Fri 3 Dec 2010
Tutorial: How to create t-shirts using Iron-On Vinyl with your Cricut, Wishblade or Silhouette MachinePosted by MissMint under Digital Die Cutting Vectors , Hybrid Crafts
If you’ve spent any time browsing our site or subscribe to our newsletter you’d likely be familiar with our adorable line of vector graphics from designer Tay Silver. Most often commonly these files are used to create paper die cuts for scrapbooking and vinyl die cuts to create that fabulous wall art that seems to be everywhere. Well a few months ago photos started popping up in the PC gallery of cute little kids wearing Tay’s designs on t-shirts! GASP! Well knock me over! They were so adorable, so professional – I was so impressed. Well I knew we had to get a tutorial on that ASAP. Luckily, Michell Western, the crafty lady behind these fantastic t-shirts was kind enough to take the time to share her secrets with us so enjoy!! ;)
Turn Vector Graphics into Vinyl Decals for T-shirts using your Digital Die Cutting Machine: Project and Tutorial by: Michell Western
Did you know that you can use the same adorable vectors designs that you use to make signs for your house or die cuts for scrapbooking to make a cute shirt for your kids or even for yourself? All you need is some iron-on vinyl, your cutting machine and a t-shirt. To make the shirt requires just a few different steps from what you would do to make a sign.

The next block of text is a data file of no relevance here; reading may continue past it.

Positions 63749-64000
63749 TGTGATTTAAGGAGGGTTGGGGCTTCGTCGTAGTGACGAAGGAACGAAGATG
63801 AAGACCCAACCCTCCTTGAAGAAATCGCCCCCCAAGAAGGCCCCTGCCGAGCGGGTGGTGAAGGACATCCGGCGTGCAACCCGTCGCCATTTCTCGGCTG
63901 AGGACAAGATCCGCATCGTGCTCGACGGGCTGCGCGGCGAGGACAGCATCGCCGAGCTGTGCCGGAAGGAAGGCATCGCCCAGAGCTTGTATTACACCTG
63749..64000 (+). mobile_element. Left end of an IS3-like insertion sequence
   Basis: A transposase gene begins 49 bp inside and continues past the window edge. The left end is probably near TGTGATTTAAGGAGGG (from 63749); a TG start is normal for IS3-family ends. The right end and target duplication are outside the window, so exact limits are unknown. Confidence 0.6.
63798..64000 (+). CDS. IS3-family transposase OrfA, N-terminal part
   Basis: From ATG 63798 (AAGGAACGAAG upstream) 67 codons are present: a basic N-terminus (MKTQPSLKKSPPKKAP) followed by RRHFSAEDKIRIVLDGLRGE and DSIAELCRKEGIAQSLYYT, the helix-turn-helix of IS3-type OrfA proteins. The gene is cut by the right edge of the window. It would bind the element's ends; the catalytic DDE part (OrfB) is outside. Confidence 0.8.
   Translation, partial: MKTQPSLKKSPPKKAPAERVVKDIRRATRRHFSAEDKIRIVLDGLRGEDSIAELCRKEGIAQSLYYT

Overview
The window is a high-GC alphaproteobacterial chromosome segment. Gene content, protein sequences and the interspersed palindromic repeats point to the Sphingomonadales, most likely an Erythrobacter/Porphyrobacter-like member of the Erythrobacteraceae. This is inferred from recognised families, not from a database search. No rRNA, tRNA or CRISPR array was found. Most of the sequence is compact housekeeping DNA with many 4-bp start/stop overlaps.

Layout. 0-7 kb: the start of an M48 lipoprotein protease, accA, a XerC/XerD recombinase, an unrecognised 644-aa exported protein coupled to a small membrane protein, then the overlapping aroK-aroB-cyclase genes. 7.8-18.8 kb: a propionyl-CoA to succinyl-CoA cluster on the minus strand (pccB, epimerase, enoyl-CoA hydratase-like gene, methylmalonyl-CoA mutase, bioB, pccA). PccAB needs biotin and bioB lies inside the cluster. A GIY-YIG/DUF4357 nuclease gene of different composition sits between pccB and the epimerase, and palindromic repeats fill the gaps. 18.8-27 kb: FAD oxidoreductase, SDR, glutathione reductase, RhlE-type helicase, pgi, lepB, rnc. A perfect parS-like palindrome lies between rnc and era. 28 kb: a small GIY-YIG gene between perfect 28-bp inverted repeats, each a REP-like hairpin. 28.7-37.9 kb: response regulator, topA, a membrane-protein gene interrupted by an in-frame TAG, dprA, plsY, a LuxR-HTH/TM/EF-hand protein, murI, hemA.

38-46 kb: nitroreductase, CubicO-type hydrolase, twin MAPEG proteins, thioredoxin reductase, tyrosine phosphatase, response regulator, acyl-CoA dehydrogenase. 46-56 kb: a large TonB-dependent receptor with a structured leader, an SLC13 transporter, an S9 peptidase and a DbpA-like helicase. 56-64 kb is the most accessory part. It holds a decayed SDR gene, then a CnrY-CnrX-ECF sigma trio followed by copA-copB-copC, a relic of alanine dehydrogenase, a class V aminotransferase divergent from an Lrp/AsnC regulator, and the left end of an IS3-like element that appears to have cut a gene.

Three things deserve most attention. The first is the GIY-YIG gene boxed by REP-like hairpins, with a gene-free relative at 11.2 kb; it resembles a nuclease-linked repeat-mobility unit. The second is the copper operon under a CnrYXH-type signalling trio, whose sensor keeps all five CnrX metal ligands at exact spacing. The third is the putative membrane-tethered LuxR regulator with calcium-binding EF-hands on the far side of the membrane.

Iron-on vinyl is different from the vinyl you use to create home decor crafts. Clothing vinyl is designed to stick to cotton, canvas, and other fabrics when heated to the correct temperature. EnduraTex is a great brand from signwarehouse.com. EnduraTex does come in different grades of vinyl so be careful and read the description and make sure you are getting something that you can work with. I personally use Enduratex HotMark 70 for my solid colors. It is very thin, weeds easy. There are also fashion vinyl that are my favorite (zebra print, leopard print, camo, etc). And last but not least, my number one use is EnduraTex Galaxy Glitter. You will have to do test cuts because all machines are different and each vinyl type and color requires different settings. The Galaxy Glitter requires a much thicker cut since it’s a very thick vinyl.
Tay has a wonderful tutorial on how to cut vinyl with your Cricut, Silhouette, or Wishblade Machine. If you are unsure, just check her post.
I use a Cricut to cut vinyl but the same steps can be done with the Silhouette or Wishblade. It’s pretty easy once you get the hang of it!
There are 2 main things to remember:
(1) Mirror your image
(2) Flip the vinyl
Ok, lets get started…
1. Open up the program to a new page
2. If you are using the Sure-Cuts-A-Lot program, (a third-party program for Cricut machines that allows you to import your own images without using cartridges) Go to File and Trace Image, use the Browse button to locate the vector you are wishing to cut. If you are using a Silhouette, use the auto trace button.